4 – Protect – protecting your own IP-intellectual property in the form of social media externally is as important to protecting your corporate assets internally.   This is where you can shine demonstrating your own thought leadership and that of your solution.  It is like the adage in reverse, if you don’t have anything nice to say don’t say anything at all. That is, just posting what other people say is just blather or worse.  While some may appreciate what you do, your followers generally do not as they see it as you are being a sales pitch for other peoples’ content and products. Spend the time writing your own blog post and commentary on the topics you follow and even write on that you don’t care about keeps you on the forefront of followers’ minds. This positions you as being a real thought leader and not just a shill for someone else.  Keeping your thoughts fresh is always a challenge but nothing in this world stays the same for more than a nanosecond, so you have a great chance to look at the world every day and bring a new idea or fresh approach to an old idea. This helps you retain your followers and with hundreds of thousands of new users a day, you have the opportunity to gain new friends but also retain the ones you already have.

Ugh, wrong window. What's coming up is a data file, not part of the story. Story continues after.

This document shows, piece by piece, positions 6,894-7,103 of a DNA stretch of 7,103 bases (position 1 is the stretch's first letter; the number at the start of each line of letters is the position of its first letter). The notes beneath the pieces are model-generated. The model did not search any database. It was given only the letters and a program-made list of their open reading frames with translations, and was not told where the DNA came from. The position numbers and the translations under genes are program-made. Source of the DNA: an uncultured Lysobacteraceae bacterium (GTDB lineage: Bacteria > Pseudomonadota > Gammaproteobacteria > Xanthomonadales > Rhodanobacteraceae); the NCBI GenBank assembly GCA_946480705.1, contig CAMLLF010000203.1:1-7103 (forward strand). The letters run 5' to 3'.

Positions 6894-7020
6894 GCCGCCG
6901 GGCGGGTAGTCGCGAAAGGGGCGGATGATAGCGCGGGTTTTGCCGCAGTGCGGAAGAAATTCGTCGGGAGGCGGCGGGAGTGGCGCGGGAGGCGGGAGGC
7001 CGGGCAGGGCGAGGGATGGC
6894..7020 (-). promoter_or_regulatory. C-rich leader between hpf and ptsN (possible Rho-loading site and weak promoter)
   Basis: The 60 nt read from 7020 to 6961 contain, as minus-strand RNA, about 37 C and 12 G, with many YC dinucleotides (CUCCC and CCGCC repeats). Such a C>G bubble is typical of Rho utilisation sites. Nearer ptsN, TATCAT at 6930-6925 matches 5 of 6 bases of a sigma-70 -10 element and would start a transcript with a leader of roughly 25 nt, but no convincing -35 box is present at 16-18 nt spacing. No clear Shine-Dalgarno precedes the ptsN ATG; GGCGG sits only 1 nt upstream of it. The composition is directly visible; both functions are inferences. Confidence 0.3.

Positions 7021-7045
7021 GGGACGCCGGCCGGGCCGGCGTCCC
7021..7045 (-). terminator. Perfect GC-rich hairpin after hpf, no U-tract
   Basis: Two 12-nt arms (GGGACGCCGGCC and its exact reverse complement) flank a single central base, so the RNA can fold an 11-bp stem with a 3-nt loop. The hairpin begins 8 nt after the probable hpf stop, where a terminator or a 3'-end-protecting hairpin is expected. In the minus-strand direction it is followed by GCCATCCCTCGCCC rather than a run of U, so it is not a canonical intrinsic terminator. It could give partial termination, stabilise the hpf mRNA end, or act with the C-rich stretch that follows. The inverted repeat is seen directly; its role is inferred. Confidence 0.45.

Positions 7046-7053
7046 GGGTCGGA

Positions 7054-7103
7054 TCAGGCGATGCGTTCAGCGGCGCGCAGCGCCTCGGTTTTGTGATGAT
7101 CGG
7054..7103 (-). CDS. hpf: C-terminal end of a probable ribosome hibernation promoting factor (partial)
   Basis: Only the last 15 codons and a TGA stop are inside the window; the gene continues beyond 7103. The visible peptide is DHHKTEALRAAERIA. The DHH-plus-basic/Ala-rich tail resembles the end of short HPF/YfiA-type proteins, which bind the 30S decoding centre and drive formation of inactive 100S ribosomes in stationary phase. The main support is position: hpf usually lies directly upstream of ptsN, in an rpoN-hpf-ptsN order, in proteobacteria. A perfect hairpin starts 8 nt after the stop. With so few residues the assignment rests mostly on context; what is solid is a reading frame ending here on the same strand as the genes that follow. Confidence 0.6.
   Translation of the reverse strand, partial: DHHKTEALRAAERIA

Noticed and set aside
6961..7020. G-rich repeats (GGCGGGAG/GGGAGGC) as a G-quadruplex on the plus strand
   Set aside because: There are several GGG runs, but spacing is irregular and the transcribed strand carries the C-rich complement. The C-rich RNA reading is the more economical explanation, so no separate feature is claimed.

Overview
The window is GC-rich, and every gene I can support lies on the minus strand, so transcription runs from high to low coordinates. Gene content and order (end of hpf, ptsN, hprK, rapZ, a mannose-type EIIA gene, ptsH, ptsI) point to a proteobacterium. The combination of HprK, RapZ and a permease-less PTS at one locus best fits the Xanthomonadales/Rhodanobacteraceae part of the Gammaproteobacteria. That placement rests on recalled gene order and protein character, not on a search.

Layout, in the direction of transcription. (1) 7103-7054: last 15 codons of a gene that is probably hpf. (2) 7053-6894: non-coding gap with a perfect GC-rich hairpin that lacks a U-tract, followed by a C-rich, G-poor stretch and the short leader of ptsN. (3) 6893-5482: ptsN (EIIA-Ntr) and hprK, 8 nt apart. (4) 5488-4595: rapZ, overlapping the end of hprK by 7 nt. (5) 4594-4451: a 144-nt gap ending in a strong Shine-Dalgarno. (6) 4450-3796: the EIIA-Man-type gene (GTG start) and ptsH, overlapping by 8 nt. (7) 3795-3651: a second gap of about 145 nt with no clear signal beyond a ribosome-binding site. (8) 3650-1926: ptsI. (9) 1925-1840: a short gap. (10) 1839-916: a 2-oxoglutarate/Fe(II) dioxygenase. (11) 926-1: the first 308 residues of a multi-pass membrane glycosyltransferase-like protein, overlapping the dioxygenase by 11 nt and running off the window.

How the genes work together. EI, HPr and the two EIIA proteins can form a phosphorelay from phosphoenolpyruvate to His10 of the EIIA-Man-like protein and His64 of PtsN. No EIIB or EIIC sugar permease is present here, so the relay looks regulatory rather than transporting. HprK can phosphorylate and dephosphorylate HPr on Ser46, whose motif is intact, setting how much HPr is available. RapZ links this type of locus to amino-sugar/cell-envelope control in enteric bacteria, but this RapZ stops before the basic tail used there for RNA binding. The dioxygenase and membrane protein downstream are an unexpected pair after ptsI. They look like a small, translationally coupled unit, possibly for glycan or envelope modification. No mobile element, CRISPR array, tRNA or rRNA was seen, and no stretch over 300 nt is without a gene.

Ramparts were built throughout the ages to protect castles from enemies and are still a good idea for today.  Intellectual property (IP) is for some and increasingly for others the only thing their business does or has value in.  Twitter, FB and the rest don’t really add a lot of value other than offering a platform for users to add their own content and others to use or not to their own value.  Twitter posts by themselves have no real value other than “chirping” or “cawing” in the wind.  What has value is that you create an idea for a customer to use or add to their own value system.  Creating ramparts of IP builds and protects your ideas and content from competitive inroads or worse replacing your IP with theirs. In a free idea exchange system there are no real ramparts other than your ability to create unique content and aggressively use it against your competitors. In other words, you don’t sit in the stands or on the bench, you play on the field and you play offense – always.